Arthur Hall's Obatala


Arthur Hall's
Obatala


The signature dance of the Arthur Hall Afro-American Dance Ensemble, the fourth edition of Obatala is based on the 1993 reunion performance during the week-long tribute to Arthur Hall in Philadelphia and includes footage from 1980 in Harrisburg, 1982 in the Philadelphia Museum of Art, and from 1995 performances at the Odunde Festival in Philadelphia and during the Ile Ife Philadelphia Maine concerts supported by the Maine Arts Commission. Also included is a brief address by Arthur "to close out the program."

The dance is from a dream of Arthur Hall, who began performing Obatala as a solo in 1958, the first year of his dance company. The dream was later explicated by a Yoruba priest, and the dance has been evolving ever since, including performances with a full company as seen here. The film of the dance has also been evolving. It was begun by filmmaker Bruce Williams in 1978 and has gone through four editions, the first in 1993, the second in 1994, and the third in 1995. The fourth edition is not the final one. Obatala will be featured in the current production of And the Children Danced.



Program notes:

Obatala is central to the creation myths of the Yoruba culture of West Africa, a culture which was carried throughout the Americas by the slave trade. Obatala is the King of the White Cloth, the blank canvas, the patron of children, childbirth, and all created form. He is not God, and only God can breathe life into Obatala's creations, but he is associated with creativity, purity, and justice. He is the gentle patron of albinos and anyone with a birth defect or birthmark. It is said, "Obatala marks his children." He has many names. He is Alamo Re Re, the one who turns blood into children. He is Alabalashe, the wielder of the scepter of life. He is the patron saint of artists, called The Divine Sculptor, and he is O Ho Ho, the father of laughter, "Who sits in the sky like a swarm of bees."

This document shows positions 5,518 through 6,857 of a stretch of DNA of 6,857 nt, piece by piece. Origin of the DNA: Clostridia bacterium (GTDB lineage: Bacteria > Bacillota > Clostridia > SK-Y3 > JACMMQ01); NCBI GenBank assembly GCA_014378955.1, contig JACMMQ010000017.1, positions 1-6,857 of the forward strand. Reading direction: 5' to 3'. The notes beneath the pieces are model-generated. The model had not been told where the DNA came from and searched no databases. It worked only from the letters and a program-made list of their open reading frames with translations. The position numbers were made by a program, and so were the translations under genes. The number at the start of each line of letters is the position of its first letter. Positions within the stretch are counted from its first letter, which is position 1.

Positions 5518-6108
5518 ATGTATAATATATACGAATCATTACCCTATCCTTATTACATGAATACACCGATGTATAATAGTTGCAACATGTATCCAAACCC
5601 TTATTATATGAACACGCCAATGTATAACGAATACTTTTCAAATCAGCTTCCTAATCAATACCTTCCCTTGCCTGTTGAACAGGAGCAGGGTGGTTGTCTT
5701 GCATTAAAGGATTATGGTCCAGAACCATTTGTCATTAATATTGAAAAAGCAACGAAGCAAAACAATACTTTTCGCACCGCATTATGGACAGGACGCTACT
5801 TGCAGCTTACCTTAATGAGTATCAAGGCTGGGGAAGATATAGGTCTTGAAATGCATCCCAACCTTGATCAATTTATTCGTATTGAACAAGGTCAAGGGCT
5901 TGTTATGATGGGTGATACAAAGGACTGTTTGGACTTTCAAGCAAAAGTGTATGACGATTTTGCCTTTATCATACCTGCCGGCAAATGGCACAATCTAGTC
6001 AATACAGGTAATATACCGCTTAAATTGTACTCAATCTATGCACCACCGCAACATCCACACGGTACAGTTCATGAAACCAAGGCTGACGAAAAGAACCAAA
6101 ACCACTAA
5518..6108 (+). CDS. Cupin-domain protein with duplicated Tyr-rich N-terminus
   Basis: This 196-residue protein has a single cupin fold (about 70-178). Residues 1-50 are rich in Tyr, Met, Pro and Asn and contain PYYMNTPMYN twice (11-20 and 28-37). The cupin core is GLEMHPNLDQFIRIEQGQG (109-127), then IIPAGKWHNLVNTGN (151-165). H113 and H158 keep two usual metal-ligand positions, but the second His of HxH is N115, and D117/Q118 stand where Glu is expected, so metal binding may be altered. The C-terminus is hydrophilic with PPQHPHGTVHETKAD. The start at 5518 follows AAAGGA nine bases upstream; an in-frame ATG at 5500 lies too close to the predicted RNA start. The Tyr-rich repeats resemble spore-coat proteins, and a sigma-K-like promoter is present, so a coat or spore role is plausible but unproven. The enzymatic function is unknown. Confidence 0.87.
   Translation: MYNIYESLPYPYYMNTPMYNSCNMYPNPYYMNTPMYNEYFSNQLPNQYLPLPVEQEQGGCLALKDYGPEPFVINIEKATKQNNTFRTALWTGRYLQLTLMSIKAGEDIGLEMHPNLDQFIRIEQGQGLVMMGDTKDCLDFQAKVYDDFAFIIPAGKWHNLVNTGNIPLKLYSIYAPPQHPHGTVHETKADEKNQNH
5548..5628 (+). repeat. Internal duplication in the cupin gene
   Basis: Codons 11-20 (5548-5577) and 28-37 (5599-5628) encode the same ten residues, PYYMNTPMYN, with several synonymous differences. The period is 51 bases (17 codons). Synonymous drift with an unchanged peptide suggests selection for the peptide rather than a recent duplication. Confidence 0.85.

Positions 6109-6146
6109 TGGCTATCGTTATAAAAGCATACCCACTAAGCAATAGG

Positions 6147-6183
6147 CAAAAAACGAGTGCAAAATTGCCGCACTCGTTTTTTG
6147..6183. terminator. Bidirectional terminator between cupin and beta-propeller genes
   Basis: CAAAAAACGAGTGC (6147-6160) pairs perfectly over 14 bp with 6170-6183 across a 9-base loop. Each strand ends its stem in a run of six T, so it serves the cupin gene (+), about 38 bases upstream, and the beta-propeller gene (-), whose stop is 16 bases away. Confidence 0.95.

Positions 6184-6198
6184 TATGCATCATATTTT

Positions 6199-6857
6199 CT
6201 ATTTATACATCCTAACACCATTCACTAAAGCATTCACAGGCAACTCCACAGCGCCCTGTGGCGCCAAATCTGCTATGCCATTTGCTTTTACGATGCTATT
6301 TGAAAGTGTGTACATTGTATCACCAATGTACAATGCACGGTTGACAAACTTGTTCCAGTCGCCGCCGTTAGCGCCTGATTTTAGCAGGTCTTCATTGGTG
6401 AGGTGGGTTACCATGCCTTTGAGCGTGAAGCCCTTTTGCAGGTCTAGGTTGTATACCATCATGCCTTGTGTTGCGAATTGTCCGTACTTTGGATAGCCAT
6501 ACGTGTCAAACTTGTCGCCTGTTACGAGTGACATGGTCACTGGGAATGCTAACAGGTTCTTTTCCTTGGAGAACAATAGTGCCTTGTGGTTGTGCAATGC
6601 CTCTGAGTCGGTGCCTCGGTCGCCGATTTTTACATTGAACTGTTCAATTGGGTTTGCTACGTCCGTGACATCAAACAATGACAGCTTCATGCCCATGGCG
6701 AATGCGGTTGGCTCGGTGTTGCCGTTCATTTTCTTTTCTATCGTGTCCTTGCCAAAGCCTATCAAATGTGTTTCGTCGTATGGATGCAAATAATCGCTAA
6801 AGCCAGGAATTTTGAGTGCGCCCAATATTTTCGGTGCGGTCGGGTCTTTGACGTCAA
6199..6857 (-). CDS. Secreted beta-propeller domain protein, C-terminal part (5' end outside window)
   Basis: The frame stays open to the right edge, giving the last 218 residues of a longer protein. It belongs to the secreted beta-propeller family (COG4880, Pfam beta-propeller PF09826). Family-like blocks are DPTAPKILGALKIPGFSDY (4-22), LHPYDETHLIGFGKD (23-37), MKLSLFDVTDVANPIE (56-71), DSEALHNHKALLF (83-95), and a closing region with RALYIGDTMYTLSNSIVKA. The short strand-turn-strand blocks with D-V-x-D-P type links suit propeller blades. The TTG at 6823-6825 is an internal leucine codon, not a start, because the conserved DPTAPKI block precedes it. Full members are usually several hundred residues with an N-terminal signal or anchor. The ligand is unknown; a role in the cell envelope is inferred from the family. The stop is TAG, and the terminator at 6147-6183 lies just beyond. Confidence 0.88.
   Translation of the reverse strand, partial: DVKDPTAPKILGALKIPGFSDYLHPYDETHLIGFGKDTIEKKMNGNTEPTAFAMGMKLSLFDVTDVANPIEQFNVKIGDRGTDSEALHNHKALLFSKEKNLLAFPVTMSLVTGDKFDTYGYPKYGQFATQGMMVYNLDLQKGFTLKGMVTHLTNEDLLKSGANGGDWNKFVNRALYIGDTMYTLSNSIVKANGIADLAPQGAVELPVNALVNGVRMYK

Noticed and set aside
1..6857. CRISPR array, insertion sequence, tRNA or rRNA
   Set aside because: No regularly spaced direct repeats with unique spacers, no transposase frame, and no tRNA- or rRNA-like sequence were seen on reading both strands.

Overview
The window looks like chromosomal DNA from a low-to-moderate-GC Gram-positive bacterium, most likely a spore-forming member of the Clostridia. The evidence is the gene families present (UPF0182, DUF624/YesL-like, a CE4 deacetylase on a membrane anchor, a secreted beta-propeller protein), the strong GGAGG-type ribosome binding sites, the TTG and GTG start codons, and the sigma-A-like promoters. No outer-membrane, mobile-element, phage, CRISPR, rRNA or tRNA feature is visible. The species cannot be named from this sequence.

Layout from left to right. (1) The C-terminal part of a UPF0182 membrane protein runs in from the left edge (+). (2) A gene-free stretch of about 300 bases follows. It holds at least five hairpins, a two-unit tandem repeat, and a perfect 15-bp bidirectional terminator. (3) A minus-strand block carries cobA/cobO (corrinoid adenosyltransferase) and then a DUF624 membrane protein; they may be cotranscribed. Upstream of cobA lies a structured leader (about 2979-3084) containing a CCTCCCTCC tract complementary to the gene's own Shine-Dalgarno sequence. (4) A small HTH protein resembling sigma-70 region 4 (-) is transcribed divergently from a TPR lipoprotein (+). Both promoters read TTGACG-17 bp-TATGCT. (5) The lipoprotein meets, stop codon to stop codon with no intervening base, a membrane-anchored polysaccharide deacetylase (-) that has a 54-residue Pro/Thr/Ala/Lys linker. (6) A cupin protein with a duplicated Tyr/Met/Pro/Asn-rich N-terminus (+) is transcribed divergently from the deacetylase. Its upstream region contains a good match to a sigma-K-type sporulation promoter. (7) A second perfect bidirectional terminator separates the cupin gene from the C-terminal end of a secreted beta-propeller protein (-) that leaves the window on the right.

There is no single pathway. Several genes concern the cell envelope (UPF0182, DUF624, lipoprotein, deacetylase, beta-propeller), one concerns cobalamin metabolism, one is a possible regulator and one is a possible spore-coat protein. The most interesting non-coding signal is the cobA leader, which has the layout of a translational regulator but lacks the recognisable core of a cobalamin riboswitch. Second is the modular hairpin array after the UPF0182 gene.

For more information see Obatala

An artistic salute to Arthur Hall and his influence

Dozens of former students of Arthur Hall, and many of their students, gathered at Movement Theatre International in a tribute performance to the choreographer, dancer, and teacher. ... as the leader of the Afro-American Dance Ensemble and, later, the Ile Ife Center, [Arthur Hall] was responsible for raising the consciousness of African dance and culture from his Philadelphia headquarters over [Germantown Avenue during] the last three decades. ... The sweeping Obatala provided the evening's finale. The dance had its source in a dream of Hall's ~ a dream that a Yoruba priest later explicated. Around a small alter, some 30 men and women, dressed all in white, danced and sang to the sound of massed, resonate drumming. Hall entered as a high priest... What Arthur Hall does may be called dance, but it's also more than dance. It is a kind of culture-making sorely needed and rarely seen.
Miriam Seidel
The Philadelphia Inquirer, 7/21/93

Arthur Hall's 'Obatala' Highlights
His Dance Company's Varied Program

Daniel Webster
The Philadelphia Inquirer, 10/21/70

Arthur Hall's Obatala
4th edition 1995, 21 minutes
SVHS & l6mm original, color and B&W)

The Arthur Hall Collection
754 Mount Ephraim Road
Searsport, Maine 04974

207-548-2445

jw157@columbia.edu



Pen & ink drawing at top of page
by Alan Crichton 1995


The Arthur Hall Collection
is a nonprofit, tax-exempt organization dedicated to the arts
and education in African and African American culture.

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